Back in 1991,  the Italian bishops published a Directory of Social Pastoral Care entitled ‘Evangelizing the Social Sphere’. Bishop Giampaolo Crepaldi, who had edited the document at that time as director of the national office of the Italian Episcopal Conference for Social Issues and Labour, recalled its content and reviewed its evolution in his book-interview “The Italian Church and the Future of Social Pastoral Care” [see here ]. A Directory is a document in  which the Magisterium indicates what is to be done and who is to do it. At that time, the Social Doctrine of the Church was considered part and parcel of the selfsame mission of the Church, and therefore all the ecclesial ministries were involved in their own specific ways. Hence, the need for a Directory.

“Evangelizing the social sphere” was a recurrent expression in the 1990s. It projected John Paul II’s vision of the Social Doctrine of the Church which, as archbishop of Krakow, he had already set forth in a long interview granted to Vittorio Possenti and published several times in following years. This vision was then developed with the solemnity of the papal Magisterium in his three major social encyclicals. The expression had a ‘missionary’ meaning and was linked to another notion very much used at that time: ‘new evangelization’. The adjective “new” had the meaning of “re-evangelization”: society had to be re-evangelized because it was no longer ‘evangelized’, that is to say because Christ no longer had a place in public, a concept taken up and developed by Benedict XVI, who has always spoken out for the creation of a place for God in the public sphere.

In today’s Church, the idea of “evangelizing the social sphere” has faded away. The only thing that can still be referred to now in the Church is “humanizing” the social sphere, but the idea that the proclamation of Christ should be part of the social endeavors of Catholics is no longer evident, indeed, it is definitely neglected or even contested. Even the Social Weeks, such as the one recently celebrated in Taranto, discuss  energy and the environment, but not Christ [see here ]. If we then consider Francis’ speeches, this becomes all the more evident.

There are many reasons for this “paradigm shift”, and they were already plying for pride of place back when John Paul II spoke of “new evangelization”. In fact, they were at the basis of non agreement with that line of thought on the part on both theologians and bishops. Let us consider a few of those reasons.

The notion of “new evangelization” calls for a metaphysical conception of the relationship between the Church, which evangelizes, and the world, which is evangelized, just like the relationship between form and matter or soul and body. A merely existential and historical conception is not sufficient, because in this case the Church would have to be satisfied with “accompanying” the world and not saving  it. Today, however, that metaphysical conception is rejected outright.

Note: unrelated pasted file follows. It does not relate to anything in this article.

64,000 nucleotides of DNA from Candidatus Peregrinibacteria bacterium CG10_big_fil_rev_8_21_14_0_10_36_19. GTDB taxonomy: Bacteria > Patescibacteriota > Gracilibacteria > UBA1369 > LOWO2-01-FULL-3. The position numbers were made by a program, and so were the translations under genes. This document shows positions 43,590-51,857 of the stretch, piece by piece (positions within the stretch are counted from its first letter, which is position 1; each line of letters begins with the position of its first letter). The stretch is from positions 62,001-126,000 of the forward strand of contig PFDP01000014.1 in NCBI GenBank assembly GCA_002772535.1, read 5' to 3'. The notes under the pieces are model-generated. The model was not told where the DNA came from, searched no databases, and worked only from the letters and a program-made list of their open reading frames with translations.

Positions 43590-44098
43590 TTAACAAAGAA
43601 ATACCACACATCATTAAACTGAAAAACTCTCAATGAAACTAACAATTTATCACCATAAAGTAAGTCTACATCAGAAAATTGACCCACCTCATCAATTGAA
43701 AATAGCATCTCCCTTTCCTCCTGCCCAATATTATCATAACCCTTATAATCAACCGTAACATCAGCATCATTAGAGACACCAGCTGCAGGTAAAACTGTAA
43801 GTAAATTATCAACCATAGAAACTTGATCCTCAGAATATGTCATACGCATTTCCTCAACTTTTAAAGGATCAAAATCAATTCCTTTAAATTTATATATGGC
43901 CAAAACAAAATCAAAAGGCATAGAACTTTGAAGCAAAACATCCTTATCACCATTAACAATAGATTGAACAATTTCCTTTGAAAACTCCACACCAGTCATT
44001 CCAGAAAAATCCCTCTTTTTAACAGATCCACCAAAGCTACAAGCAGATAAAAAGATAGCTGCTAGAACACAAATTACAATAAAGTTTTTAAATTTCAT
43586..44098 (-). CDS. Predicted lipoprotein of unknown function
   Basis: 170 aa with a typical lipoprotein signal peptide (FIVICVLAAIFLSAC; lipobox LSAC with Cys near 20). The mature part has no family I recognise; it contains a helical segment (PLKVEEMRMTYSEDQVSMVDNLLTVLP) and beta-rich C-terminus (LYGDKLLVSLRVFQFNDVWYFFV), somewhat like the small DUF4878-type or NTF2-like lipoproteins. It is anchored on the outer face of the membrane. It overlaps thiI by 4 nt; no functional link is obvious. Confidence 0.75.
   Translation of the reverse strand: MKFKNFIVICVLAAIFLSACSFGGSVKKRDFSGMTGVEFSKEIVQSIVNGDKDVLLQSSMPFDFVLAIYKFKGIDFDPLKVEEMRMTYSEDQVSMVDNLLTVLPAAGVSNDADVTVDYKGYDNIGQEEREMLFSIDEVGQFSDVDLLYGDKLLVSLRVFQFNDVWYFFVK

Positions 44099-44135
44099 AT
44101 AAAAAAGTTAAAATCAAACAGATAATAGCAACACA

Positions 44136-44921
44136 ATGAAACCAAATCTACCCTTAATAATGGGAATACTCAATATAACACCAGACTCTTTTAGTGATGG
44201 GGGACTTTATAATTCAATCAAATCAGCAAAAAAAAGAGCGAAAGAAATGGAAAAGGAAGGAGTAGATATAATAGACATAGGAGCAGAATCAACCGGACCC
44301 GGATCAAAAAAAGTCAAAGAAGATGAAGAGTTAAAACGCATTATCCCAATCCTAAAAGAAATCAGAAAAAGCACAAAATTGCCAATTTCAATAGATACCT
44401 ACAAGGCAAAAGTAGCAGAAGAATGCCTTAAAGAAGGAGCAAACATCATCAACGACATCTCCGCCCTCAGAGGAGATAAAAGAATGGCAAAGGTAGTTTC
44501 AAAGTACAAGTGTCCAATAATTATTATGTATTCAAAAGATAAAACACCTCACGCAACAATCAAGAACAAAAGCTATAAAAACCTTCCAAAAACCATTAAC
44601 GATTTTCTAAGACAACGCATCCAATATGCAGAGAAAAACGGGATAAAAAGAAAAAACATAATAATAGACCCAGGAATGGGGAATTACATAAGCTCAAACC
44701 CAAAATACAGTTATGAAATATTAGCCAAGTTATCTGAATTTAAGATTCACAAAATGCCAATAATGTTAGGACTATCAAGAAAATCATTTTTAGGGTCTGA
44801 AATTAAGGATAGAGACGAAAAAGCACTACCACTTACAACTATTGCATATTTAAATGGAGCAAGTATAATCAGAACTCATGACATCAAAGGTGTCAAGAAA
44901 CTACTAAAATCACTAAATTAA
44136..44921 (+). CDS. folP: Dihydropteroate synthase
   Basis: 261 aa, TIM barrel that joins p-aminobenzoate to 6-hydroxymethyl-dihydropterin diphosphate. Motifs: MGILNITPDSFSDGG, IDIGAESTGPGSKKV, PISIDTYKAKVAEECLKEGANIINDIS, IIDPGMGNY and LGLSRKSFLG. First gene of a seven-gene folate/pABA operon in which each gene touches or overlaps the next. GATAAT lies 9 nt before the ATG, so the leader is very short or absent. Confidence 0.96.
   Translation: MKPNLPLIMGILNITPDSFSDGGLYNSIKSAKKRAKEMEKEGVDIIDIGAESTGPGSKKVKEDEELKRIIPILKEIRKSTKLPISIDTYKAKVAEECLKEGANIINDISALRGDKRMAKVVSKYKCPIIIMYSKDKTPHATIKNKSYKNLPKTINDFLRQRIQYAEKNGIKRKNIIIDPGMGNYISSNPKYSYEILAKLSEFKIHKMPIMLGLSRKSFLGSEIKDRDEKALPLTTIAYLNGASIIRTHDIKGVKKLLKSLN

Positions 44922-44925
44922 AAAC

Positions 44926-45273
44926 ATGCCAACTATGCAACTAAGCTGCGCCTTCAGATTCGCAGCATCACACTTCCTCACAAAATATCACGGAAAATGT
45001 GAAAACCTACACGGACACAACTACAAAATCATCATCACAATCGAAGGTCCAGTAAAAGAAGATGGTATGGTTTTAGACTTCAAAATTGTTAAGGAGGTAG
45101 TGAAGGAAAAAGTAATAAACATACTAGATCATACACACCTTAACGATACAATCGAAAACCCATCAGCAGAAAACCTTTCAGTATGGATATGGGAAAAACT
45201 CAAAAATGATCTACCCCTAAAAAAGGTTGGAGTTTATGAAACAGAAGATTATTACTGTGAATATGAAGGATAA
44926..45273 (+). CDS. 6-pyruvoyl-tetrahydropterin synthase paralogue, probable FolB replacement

The notion of “new evangelization” requires that all social life may be evangelized, including the social presence of other religions. This implies that the Catholic religion is understood as true and unique, as “truly unique” and “uniquely true”. But this is no longer the case today.

The notion of “new evangelization” needs to be extended not only to the consciences of the persons being “evangelized”, but also to social, economic, juridical and political structures as such. Nowadays, however, this is denied because it is considered a form of fundamentalism. However, if this aspect is missing, the Church becomes an agency for social animation and God’s place is fully guaranteed only in consciences, but not in the public sphere. This was the error of the Christian personalism of Maritain and others.

The notion of ‘new evangelization’ needs to restore the relationship between reason (politics) and faith (Catholic) in the right way so that it leads not to a form of theocracy, but to the distinction of the levels in their essential connection, and the primacy of faith over reason. Benedict XVI had begun this work, which was then interrupted. In this way, in order to avoid fundamentalism and theocracy, one falls into laicism and secularism.

I have dwelt briefly on four elements that are missing today and hence prevent us from reviving the concept of “evangelization of the social sphere” and “new evangelization”. There would also be other reasons. From these four elements alone, however, it is clear that we are faced with a true “new paradigm” that replaces “evangelizing” with “humanizing”, without really succeeding in doing so, because without Christ, man is also lost, and from “humanization” we easily fall into “de-Christianization”.

Stefano Fontana

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